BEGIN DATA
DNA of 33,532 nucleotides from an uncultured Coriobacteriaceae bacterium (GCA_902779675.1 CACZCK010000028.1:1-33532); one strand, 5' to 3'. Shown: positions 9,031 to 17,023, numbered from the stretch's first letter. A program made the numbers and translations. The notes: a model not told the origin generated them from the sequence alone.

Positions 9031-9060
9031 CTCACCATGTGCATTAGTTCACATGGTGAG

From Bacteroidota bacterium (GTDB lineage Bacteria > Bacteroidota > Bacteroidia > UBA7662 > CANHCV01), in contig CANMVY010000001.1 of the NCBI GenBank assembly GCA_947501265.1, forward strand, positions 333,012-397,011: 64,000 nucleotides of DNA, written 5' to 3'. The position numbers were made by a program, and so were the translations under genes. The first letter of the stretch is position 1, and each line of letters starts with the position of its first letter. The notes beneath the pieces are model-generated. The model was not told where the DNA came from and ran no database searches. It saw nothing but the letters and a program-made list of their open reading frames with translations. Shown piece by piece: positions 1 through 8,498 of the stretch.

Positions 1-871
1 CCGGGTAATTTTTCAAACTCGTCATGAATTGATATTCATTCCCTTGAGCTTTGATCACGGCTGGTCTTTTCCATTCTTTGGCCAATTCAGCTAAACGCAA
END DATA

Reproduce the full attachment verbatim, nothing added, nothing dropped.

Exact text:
DNA of 33,532 nucleotides from an uncultured Coriobacteriaceae bacterium (GCA_902779675.1 CACZCK010000028.1:1-33532); one strand, 5' to 3'. Shown: positions 9,031 to 17,023, numbered from the stretch's first letter. A program made the numbers and translations. The notes: a model not told the origin generated them from the sequence alone.

Positions 9031-9060
9031 CTCACCATGTGCATTAGTTCACATGGTGAG

From Bacteroidota bacterium (GTDB lineage Bacteria > Bacteroidota > Bacteroidia > UBA7662 > CANHCV01), in contig CANMVY010000001.1 of the NCBI GenBank assembly GCA_947501265.1, forward strand, positions 333,012-397,011: 64,000 nucleotides of DNA, written 5' to 3'. The position numbers were made by a program, and so were the translations under genes. The first letter of the stretch is position 1, and each line of letters starts with the position of its first letter. The notes beneath the pieces are model-generated. The model was not told where the DNA came from and ran no database searches. It saw nothing but the letters and a program-made list of their open reading frames with translations. Shown piece by piece: positions 1 through 8,498 of the stretch.

Positions 1-871
1 CCGGGTAATTTTTCAAACTCGTCATGAATTGATATTCATTCCCTTGAGCTTTGATCACGGCTGGTCTTTTCCATTCTTTGGCCAATTCAGCTAAACGCAA